|Pardalotus striatus ornatus with nesting material|
Pardalotes or peep-wrens are a family, Pardalotidae, of very small, brightly coloured birds native to Australia, with short tails, strong legs, and stubby blunt beaks. This family is composed of four species in one genus, Pardalotus, and several subspecies. The name derives from a Greek word meaning "spotted". The family once contained several other species now split into the family Acanthizidae.
Pardalotes spend most of their time high in the outer foliage of trees, feeding on insects, spiders, and above all lerps (a type of sap sucking insect). Their role in controlling lerp infestations in the eucalyptus forests of Australia may be significant. They generally live in pairs or small family groups but sometimes come together into flocks after breeding.
Pardalotes are seasonal breeders in temperate areas of Australia but may breed year round in warmer areas. They are monogamous breeders, and both partners share nest construction, incubation and chick rearing duties. All four species nest in deep horizontal tunnels drilled into banks of earth. Externally about the size of a mouse-hole, they can be very deep, at a metre or more. Some species also nest in tree hollows.
Taxonomy and systematics
The pardalotes consist of four species contained in a single genus, Pardalotus. The placement of the genus has varied, being first placed with the mostly oriental flowerpeckers (Dicaeidae), as both groups are dumpy looking birds with bright plumage. In addition both groups have a reduced tenth primary (one of the flight feathers). Genetic analysis has shown that the two groups are in fact not closely related, and that the pardalotes are instead more closely related another Australian family, the Acanthizidae, which includes the scrubwrens, gerygones and thornbills. The two are sometimes merged into one family; when this is done the combined family is known as Pardalotidae, but the two groups are best separated as two separate families.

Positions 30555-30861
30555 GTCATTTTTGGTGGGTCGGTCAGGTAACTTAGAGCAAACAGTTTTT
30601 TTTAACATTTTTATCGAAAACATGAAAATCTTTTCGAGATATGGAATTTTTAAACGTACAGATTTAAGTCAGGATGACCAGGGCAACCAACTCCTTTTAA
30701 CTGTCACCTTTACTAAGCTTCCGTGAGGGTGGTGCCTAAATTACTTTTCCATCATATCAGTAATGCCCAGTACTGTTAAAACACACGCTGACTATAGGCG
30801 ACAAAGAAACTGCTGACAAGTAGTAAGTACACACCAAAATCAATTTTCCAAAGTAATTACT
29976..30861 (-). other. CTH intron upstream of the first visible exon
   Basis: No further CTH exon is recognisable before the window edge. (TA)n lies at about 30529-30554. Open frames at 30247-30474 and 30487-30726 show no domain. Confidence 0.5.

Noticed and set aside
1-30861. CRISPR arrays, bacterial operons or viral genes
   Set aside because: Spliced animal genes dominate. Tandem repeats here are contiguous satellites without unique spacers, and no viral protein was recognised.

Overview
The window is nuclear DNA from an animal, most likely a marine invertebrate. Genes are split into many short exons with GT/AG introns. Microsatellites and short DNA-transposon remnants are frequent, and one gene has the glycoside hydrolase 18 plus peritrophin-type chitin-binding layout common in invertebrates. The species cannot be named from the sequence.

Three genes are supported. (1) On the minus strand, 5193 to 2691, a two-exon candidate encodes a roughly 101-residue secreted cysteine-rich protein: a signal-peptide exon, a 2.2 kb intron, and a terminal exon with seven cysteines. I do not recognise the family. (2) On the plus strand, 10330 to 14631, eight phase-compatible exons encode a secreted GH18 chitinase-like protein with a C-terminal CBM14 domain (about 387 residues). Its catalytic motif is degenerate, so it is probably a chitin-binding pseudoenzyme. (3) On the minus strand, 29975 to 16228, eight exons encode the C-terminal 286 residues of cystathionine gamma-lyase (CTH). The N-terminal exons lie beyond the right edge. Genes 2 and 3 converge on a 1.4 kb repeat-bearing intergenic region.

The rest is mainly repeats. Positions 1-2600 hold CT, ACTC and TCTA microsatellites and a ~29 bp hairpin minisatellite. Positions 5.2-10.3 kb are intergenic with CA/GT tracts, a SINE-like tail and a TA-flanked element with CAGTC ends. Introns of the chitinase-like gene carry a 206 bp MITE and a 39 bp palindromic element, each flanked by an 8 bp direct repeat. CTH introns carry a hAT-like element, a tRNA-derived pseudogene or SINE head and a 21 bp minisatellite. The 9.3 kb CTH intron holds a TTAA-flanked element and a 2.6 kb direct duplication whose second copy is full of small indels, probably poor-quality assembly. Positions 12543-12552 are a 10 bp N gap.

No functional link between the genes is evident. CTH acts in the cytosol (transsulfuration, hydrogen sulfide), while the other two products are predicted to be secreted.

Within the family two species, the Forty-spotted Pardalote and the Red-browed Pardalote, are fairly invariant species, but the remaining two species are highly variable and are sometimes treated as more than two species. The Striated Pardalote contains six subspecies that are sometimes elevated to four separate species, and one subspecies of the Spotted Pardalote is sometimes treated as a separate species. Within the family the relationships between the subspecies are unclear, although it is thought that the Forty-spotted Pardalote is closely related to the Spotted Pardalote.
- Spotted Pardalote, Pardalotus punctatus.
- Forty-spotted Pardalote, Pardalotus quadragintus.
- Red-browed Pardalote, Pardalotus rubricatus
- Striated Pardalote, Pardalotus striatus.